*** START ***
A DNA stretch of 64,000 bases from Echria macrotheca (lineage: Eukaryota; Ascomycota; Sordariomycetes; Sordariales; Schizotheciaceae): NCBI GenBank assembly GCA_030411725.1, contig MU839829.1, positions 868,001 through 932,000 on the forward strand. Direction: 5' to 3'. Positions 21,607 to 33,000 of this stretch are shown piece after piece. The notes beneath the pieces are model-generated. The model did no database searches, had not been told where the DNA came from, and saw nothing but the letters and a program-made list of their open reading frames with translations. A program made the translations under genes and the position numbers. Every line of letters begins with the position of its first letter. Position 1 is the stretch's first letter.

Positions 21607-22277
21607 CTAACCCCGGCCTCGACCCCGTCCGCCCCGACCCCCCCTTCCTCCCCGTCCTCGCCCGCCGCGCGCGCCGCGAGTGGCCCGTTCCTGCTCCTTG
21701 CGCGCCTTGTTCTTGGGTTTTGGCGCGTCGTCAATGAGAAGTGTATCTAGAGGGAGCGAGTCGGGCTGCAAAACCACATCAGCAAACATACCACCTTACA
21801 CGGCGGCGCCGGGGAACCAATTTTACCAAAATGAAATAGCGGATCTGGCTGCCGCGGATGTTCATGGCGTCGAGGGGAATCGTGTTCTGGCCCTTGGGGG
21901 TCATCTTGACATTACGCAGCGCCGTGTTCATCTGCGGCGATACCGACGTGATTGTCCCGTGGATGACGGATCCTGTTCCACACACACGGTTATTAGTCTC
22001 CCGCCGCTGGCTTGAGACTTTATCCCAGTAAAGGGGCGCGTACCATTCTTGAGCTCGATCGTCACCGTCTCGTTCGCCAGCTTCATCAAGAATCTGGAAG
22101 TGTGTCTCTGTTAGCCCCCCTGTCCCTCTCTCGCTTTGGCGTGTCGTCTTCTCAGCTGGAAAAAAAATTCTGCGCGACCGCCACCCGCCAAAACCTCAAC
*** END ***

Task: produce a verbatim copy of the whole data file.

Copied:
A DNA stretch of 64,000 bases from Echria macrotheca (lineage: Eukaryota; Ascomycota; Sordariomycetes; Sordariales; Schizotheciaceae): NCBI GenBank assembly GCA_030411725.1, contig MU839829.1, positions 868,001 through 932,000 on the forward strand. Direction: 5' to 3'. Positions 21,607 to 33,000 of this stretch are shown piece after piece. The notes beneath the pieces are model-generated. The model did no database searches, had not been told where the DNA came from, and saw nothing but the letters and a program-made list of their open reading frames with translations. A program made the translations under genes and the position numbers. Every line of letters begins with the position of its first letter. Position 1 is the stretch's first letter.

Positions 21607-22277
21607 CTAACCCCGGCCTCGACCCCGTCCGCCCCGACCCCCCCTTCCTCCCCGTCCTCGCCCGCCGCGCGCGCCGCGAGTGGCCCGTTCCTGCTCCTTG
21701 CGCGCCTTGTTCTTGGGTTTTGGCGCGTCGTCAATGAGAAGTGTATCTAGAGGGAGCGAGTCGGGCTGCAAAACCACATCAGCAAACATACCACCTTACA
21801 CGGCGGCGCCGGGGAACCAATTTTACCAAAATGAAATAGCGGATCTGGCTGCCGCGGATGTTCATGGCGTCGAGGGGAATCGTGTTCTGGCCCTTGGGGG
21901 TCATCTTGACATTACGCAGCGCCGTGTTCATCTGCGGCGATACCGACGTGATTGTCCCGTGGATGACGGATCCTGTTCCACACACACGGTTATTAGTCTC
22001 CCGCCGCTGGCTTGAGACTTTATCCCAGTAAAGGGGCGCGTACCATTCTTGAGCTCGATCGTCACCGTCTCGTTCGCCAGCTTCATCAAGAATCTGGAAG
22101 TGTGTCTCTGTTAGCCCCCCTGTCCCTCTCTCGCTTTGGCGTGTCGTCTTCTCAGCTGGAAAAAAAATTCTGCGCGACCGCCACCCGCCAAAACCTCAAC